Shrewsbury relief road changes among latest planning proposals

Details of changes to plans for a major roads project have been published on a council website.

The Shrewsbury North West Relief Road has received more than 4,000 objections
The Shrewsbury North West Relief Road has received more than 4,000 objections

Shropshire Council has published a notice confirming that WSP, a contracting firm acting on behalf of the authority, has submitted changes to the plans for Shrewsbury’s North West Relief Road.

The controversial project has sparked thousands of objections but the council recently confirmed a raft of changes to the original proposals, including shortening the length of the bridge over the River Severn.

The authority says the changes, which will also see plans for a ‘creeper lane’ for HGV traffic removed from the bridge, will cut the cost of the £87m road to £80.1m.

They have now been included on the council’s planning portal, which shows details of the application.

The council has been asked to consider a number of other planning applications.

One, from the Theatre on the Steps in Bridgnorth, asks permission to build a rear entrance and an extended single-storey changing room.

Another requests amendments to the planning permission to turn a pub into housing. Planning officers will be asked to approve changes to the proposal for change of use of the Greyhound Hotel, Willow Street, in Oswestry, to four residential dwellings.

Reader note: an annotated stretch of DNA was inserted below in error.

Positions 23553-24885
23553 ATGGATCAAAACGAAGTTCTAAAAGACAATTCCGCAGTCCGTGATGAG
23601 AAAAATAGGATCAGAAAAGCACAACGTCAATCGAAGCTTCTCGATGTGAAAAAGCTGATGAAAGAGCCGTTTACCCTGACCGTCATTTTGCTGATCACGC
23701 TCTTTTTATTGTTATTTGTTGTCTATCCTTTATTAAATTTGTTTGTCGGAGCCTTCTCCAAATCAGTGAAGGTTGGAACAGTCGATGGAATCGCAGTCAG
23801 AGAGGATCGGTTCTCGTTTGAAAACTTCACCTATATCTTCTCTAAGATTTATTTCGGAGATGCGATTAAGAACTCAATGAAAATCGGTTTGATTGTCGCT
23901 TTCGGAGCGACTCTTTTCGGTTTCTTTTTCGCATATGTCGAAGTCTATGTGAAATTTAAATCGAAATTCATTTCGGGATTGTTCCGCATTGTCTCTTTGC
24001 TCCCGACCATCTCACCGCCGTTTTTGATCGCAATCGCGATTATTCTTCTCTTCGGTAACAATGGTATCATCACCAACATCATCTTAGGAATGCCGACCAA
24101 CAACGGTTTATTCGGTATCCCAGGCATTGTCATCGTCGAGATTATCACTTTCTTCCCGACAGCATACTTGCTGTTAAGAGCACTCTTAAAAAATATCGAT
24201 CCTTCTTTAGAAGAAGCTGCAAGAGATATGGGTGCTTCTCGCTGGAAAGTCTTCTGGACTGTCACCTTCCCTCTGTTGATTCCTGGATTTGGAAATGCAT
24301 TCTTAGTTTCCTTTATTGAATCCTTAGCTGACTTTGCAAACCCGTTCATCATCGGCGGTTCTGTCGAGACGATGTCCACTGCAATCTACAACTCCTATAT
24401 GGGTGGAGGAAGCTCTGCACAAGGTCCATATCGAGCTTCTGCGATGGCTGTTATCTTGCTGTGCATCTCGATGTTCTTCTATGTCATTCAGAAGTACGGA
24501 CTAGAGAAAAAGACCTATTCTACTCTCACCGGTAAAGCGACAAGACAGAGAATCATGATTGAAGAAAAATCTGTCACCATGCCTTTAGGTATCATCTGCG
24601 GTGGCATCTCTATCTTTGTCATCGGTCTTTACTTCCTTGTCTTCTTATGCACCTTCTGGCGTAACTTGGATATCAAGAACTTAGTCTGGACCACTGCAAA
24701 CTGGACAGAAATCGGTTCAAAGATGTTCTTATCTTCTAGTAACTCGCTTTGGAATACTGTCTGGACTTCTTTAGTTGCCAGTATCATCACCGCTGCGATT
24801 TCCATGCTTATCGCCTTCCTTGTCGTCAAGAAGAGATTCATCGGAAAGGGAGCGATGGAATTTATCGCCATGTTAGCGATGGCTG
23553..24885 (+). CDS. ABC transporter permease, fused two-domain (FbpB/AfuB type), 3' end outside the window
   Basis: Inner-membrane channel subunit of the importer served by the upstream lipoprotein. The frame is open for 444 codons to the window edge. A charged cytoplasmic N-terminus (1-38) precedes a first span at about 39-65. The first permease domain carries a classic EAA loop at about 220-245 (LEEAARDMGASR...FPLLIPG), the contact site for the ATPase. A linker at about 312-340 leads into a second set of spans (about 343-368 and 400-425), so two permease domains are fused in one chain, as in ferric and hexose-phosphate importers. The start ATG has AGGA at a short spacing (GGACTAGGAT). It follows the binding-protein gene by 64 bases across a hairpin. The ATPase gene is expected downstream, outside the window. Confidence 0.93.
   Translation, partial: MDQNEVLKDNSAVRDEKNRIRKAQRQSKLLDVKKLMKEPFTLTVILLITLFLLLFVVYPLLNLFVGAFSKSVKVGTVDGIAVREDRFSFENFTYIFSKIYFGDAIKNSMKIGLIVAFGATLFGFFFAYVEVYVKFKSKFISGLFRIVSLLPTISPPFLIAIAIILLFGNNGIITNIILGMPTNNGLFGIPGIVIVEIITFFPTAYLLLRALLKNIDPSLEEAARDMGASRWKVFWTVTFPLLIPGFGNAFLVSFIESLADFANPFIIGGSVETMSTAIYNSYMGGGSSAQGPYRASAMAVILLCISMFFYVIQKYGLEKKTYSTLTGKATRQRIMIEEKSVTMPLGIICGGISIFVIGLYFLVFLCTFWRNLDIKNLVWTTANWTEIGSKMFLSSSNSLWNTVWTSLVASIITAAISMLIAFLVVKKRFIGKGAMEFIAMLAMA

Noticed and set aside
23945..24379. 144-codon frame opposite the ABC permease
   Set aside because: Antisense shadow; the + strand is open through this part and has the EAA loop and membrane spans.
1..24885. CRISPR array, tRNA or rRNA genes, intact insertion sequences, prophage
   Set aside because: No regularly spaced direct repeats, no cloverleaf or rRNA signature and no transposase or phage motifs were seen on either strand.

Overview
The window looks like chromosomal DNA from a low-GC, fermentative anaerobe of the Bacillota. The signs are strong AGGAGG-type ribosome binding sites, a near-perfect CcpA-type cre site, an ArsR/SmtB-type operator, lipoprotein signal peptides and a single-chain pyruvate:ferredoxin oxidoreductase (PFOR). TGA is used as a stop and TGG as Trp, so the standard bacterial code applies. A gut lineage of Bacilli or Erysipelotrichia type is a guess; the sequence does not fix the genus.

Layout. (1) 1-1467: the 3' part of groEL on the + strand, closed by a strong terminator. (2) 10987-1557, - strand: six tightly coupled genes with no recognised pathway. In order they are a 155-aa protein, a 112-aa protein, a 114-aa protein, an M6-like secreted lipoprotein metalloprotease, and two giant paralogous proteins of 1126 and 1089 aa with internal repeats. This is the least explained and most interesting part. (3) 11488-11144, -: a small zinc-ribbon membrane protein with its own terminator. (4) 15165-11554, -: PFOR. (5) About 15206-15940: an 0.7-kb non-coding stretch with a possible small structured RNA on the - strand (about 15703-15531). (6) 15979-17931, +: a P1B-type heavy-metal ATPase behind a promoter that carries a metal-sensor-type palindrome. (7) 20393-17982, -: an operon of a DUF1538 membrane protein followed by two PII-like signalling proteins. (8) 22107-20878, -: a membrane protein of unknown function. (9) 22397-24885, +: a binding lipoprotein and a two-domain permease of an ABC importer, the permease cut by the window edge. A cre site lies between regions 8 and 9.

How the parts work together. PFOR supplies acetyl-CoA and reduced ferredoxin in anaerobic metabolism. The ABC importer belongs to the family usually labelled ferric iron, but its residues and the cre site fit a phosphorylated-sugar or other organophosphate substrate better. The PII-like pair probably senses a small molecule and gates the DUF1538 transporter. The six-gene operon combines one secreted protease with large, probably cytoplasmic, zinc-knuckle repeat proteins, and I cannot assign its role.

The Environment Agency meanwhile is applying for permission to change a demountable flood gate which forms part of the Frankwell flood defences in Shrewsbury.

The application is to replace it with a new ‘swing gate post’ between Theatre Severn and the Welsh Bridge. The application says the plan is largely to reduce the burden on its employees.

A statement on the plan says: “The deployment of active flood defence infrastructure places significant time, labour and financial responsibilities on the applicant. The nature of deployment and working from height to install demountable boards, gives rise to health and safety implication on operatives.

“Once deployed, staff members must remain in-situ for 24 hours to ensure that the aluminium components are not stolen, reducing ability to serve other areas within the River Severn catchment area.”

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